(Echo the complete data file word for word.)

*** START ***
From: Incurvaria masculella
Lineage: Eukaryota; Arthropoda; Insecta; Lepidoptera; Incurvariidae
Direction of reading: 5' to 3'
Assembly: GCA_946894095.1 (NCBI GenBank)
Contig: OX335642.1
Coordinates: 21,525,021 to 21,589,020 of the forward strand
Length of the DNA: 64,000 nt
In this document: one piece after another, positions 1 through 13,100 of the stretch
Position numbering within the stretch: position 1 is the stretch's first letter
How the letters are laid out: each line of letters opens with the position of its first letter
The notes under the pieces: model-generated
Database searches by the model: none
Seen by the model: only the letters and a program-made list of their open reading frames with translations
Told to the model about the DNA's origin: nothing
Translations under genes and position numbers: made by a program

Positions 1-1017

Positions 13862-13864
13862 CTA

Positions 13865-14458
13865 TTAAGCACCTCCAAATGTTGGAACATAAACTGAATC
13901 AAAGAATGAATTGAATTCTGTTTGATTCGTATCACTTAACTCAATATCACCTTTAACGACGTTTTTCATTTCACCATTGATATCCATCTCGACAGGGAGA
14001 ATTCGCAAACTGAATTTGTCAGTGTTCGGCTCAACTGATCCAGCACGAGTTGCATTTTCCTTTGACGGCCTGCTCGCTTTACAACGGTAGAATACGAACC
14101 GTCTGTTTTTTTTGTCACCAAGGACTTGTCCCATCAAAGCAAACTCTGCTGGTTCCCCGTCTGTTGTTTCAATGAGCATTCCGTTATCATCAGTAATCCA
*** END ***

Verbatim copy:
From: Incurvaria masculella
Lineage: Eukaryota; Arthropoda; Insecta; Lepidoptera; Incurvariidae
Direction of reading: 5' to 3'
Assembly: GCA_946894095.1 (NCBI GenBank)
Contig: OX335642.1
Coordinates: 21,525,021 to 21,589,020 of the forward strand
Length of the DNA: 64,000 nt
In this document: one piece after another, positions 1 through 13,100 of the stretch
Position numbering within the stretch: position 1 is the stretch's first letter
How the letters are laid out: each line of letters opens with the position of its first letter
The notes under the pieces: model-generated
Database searches by the model: none
Seen by the model: only the letters and a program-made list of their open reading frames with translations
Told to the model about the DNA's origin: nothing
Translations under genes and position numbers: made by a program

Positions 1-1017

Positions 13862-13864
13862 CTA

Positions 13865-14458
13865 TTAAGCACCTCCAAATGTTGGAACATAAACTGAATC
13901 AAAGAATGAATTGAATTCTGTTTGATTCGTATCACTTAACTCAATATCACCTTTAACGACGTTTTTCATTTCACCATTGATATCCATCTCGACAGGGAGA
14001 ATTCGCAAACTGAATTTGTCAGTGTTCGGCTCAACTGATCCAGCACGAGTTGCATTTTCCTTTGACGGCCTGCTCGCTTTACAACGGTAGAATACGAACC
14101 GTCTGTTTTTTTTGTCACCAAGGACTTGTCCCATCAAAGCAAACTCTGCTGGTTCCCCGTCTGTTGTTTCAATGAGCATTCCGTTATCATCAGTAATCCA